Why the right business structure can be essential
Many business owners do not understand just how important their business structure is, particularly when the going gets tough.
Two contractors... two very different results
We recently had two contractors come to us with very similar stories. Both had decent sized contracting businesses with about a dozen staff. The bad news was both businesses had been going backwards financially for quite some time with no reason to believe things would change, at least in the short to medium term.
One of the contractors had a disastrous outcome losing everything he and his wife owned.
The other had what could only be considered to be a good outcome. Admittedly it was a tough and stressful time, but he and his family were able to keep the family home, their personal assets and their investment property and went on to fight another day, setting up a new contracting business which is now highly successful.
The difference which made a difference
The sole distinguishing factor lay in how the two contractors had structured their businesses and the advice they received about that.
One had taken advice from his accountant and lawyer about how to structure his family’s affairs and acted on it. And, when it became clear he was facing problems, he promptly came to us for advice which he followed.
The other took no advice and ended up losing everything.
No matter how sound you think your business is or how long you have been in business, there is always a risk that your business or commercial venture can fail. So if you haven’t thought much about your business structure, now you have a good opportunity to do it. Waiting until you are in crisis and can not pay the bills is almost always too late.
Different goals can mean different structures
There are many different business structures and which one is suitable for your business can depend on many factors, including where you want the business to be in 10 or 20 years and what you see yourself personally doing in the future.
Sometimes a combination of structures will be best to achieve your goals. It can often involve balancing the need for asset protection against the desire for tax efficiency.
Regardless, it is crucial to involve both your lawyer and accountant in the process of establishing or changing your business structure.
The basic business structure models
In simple terms there are four basic, common business structures being: - sole proprietor, partnership, company and trusts.
From an asset protection perspective, the main differences between the structures are:
- Sole proprietor - There is no distinction between the assets and liabilities of the business and your own personal assets. This means all your personal assets like your home and your cars will be used to satisfy any outstanding debts of the business should things go wrong. Everything you own is on the line and at risk.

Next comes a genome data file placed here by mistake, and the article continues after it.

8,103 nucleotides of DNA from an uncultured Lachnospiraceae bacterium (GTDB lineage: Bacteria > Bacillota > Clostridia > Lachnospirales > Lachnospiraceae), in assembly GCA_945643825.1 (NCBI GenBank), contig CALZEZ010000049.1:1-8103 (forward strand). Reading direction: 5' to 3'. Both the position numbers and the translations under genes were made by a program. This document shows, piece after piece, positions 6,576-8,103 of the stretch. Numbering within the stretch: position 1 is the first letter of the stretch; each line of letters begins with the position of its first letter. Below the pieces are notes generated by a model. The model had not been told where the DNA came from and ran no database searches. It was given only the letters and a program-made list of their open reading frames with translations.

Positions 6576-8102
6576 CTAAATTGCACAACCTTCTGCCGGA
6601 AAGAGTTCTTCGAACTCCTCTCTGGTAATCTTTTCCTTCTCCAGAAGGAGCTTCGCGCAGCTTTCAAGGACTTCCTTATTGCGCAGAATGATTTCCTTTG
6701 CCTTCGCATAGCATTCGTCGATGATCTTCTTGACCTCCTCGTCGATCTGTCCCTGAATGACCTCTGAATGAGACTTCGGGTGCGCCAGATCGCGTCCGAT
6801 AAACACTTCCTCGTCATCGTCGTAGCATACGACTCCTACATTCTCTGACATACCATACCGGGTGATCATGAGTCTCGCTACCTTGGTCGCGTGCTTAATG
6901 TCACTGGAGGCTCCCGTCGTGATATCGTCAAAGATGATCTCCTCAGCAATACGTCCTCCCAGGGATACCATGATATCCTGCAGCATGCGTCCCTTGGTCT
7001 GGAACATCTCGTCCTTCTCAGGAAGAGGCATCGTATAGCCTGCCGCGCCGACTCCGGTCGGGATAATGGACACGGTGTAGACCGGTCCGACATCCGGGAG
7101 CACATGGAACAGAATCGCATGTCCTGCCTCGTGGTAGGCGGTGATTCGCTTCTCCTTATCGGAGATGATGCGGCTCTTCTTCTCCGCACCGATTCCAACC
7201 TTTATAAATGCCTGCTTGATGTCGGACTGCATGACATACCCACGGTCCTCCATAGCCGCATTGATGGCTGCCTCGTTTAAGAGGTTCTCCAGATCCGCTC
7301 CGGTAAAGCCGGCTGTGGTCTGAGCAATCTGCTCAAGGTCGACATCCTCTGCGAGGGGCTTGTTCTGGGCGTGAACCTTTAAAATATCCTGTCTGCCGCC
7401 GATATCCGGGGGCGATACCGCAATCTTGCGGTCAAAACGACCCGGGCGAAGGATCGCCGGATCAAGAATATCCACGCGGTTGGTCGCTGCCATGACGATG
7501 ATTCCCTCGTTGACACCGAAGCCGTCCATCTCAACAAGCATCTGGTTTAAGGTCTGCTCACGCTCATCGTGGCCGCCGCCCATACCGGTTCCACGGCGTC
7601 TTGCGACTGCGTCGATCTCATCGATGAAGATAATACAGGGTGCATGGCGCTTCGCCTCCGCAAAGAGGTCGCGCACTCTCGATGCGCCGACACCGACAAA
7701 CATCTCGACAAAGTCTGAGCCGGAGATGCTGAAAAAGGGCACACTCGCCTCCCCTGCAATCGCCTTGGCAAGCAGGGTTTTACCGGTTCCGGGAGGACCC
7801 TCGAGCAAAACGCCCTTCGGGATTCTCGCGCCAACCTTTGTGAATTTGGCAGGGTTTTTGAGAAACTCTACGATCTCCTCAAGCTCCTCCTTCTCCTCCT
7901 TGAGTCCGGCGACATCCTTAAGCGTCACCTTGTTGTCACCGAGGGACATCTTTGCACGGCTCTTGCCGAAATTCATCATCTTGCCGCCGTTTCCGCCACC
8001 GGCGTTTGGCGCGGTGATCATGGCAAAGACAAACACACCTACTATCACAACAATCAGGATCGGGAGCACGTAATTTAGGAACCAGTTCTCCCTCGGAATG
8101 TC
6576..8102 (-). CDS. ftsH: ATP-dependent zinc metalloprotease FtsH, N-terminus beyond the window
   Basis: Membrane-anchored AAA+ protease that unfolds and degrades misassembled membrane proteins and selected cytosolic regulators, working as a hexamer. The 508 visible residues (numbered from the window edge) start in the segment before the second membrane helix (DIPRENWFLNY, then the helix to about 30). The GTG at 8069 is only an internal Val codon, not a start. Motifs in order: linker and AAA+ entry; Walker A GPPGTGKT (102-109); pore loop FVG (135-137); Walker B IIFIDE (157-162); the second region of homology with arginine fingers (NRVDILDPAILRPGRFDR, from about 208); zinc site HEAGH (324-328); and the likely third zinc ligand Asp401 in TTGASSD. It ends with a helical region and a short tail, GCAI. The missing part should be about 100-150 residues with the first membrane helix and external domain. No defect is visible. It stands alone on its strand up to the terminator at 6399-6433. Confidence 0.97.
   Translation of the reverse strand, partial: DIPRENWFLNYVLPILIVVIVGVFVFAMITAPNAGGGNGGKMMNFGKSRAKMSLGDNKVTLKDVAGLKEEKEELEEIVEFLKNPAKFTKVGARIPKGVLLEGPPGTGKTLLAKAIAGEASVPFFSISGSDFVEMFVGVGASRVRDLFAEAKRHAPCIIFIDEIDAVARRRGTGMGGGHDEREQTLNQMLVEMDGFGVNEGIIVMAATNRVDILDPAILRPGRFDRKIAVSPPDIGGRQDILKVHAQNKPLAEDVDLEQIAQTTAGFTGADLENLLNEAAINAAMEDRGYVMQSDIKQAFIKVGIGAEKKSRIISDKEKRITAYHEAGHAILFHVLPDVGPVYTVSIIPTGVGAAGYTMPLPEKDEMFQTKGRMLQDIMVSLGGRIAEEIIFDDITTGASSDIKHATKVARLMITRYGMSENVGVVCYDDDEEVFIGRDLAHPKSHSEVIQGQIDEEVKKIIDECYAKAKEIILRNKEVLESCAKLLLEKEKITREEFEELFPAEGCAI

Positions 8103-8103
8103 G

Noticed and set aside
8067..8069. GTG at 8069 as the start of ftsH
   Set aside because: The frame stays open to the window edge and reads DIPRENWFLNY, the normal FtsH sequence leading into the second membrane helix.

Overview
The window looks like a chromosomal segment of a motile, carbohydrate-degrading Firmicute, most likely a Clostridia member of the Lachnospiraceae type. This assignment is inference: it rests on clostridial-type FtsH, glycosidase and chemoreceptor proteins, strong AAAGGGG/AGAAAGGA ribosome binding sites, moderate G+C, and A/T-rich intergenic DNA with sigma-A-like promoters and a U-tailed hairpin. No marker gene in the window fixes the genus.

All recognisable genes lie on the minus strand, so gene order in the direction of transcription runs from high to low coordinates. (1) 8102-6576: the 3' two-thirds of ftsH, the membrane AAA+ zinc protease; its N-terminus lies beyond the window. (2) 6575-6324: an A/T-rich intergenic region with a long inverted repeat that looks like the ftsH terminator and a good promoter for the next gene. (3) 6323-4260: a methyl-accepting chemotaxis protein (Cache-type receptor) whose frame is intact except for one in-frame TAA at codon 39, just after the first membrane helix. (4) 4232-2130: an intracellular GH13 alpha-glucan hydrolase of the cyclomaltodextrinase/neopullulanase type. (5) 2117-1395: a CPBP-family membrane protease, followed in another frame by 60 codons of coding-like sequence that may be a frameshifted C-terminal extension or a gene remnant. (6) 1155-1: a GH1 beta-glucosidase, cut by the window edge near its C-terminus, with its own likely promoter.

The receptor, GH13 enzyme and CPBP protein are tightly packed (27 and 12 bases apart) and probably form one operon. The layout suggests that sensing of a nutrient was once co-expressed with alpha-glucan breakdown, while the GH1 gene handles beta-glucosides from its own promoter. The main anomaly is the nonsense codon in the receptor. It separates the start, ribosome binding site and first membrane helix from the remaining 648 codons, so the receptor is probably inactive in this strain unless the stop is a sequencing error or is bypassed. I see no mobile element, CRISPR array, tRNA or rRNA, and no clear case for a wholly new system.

- Partnership – Like a sole trader, everything you own is on the line but it is worse because the partnership is not a separate legal entity so all partners are liable to pay and all their assets are on the line.
- Company – A company is a separate legal entity. It can hold assets in its own name and it has limited liability. This means that if things go wrong, all the assets of the company may be lost but not the assets of the directors or shareholders. That said, directors can be personally liable in some situations such as personal negligence or insolvent trading. However if you ‘play by the rules’ you should never have that problem. The keys here are firstly, to make sure you know what those rules are (a decent lawyer will be able to tell you what they are) and secondly to follow the rules… which is often where people let themselves down.
- Trusts - A trust is not a separate legal entity like a company. However, the trustee of a trust can operate a business and there can be good tax reasons why this is the best option. Combined with using a company (which has limited liability) as the trustee, this is very often a great solution for small to medium sized businesses like contractors commonly have, though it certainly is not the be all and end all.
A trustee of a trust operates a business for the benefit of the ‘beneficiaries’ who are usually your family members and associated entities like companies you operate or other trusts you have. In some cases, a trustee operating a business will be personally liable for the business’ debts if there are insufficient trust assets. However, trusts can be structured so that there is limited liability for a trustee. There are different trusts structures, such as a unit trust or discretionary trust. However, the details of each are complex and require specific legal advice.
What is best for contractors?
What suits you, your family and business can depend on many factors so you will need good advice from your lawyers as well as your accountants to make sure you get the best result and avoid, as best you can, the potential down sides of being in business.
It is never too early to take advice, change your structure and minimise the risks to your family. And provided you are not already in deep financial strife, rarely too late, no matter how long you have been in business, to make a change. Doing nothing however might just be financially fatal!